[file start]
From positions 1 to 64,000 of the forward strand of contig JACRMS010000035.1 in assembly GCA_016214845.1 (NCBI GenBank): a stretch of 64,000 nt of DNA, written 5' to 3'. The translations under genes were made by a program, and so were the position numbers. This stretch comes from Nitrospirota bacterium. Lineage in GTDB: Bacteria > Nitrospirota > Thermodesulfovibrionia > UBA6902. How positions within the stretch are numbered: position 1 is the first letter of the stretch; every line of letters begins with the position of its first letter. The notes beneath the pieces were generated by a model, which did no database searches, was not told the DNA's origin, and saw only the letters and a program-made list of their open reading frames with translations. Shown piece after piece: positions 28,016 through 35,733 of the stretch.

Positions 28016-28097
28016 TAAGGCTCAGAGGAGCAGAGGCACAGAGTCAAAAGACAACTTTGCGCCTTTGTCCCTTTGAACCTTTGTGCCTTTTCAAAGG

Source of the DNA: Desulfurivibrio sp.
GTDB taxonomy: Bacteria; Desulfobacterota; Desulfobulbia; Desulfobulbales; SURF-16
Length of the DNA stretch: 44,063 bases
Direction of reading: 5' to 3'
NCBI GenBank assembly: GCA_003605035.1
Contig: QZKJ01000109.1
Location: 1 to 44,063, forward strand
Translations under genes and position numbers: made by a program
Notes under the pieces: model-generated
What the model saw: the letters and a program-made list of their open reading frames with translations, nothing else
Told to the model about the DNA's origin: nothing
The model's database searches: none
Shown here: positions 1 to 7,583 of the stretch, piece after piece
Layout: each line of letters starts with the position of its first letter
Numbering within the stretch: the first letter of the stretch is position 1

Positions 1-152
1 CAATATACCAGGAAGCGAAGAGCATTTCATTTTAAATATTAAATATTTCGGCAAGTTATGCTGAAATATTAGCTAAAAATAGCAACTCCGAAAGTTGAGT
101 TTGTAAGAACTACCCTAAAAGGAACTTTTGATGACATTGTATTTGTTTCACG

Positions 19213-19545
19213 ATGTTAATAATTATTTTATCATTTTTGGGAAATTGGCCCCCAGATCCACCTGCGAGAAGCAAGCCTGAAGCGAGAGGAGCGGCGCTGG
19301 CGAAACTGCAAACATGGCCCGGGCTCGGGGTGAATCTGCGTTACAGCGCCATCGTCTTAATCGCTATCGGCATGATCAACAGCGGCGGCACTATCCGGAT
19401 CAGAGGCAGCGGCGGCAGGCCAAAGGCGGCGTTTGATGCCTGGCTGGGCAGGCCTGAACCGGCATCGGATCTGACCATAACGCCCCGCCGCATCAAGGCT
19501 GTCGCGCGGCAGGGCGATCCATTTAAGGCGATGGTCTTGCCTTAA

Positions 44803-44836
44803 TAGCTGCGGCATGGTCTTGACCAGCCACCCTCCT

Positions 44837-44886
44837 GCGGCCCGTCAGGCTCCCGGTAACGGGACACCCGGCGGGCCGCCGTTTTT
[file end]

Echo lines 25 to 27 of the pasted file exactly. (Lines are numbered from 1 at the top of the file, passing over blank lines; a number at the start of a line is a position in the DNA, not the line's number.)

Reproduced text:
19401 CAGAGGCAGCGGCGGCAGGCCAAAGGCGGCGTTTGATGCCTGGCTGGGCAGGCCTGAACCGGCATCGGATCTGACCATAACGCCCCGCCGCATCAAGGCT
19501 GTCGCGCGGCAGGGCGATCCATTTAAGGCGATGGTCTTGCCTTAA

Positions 44803-44836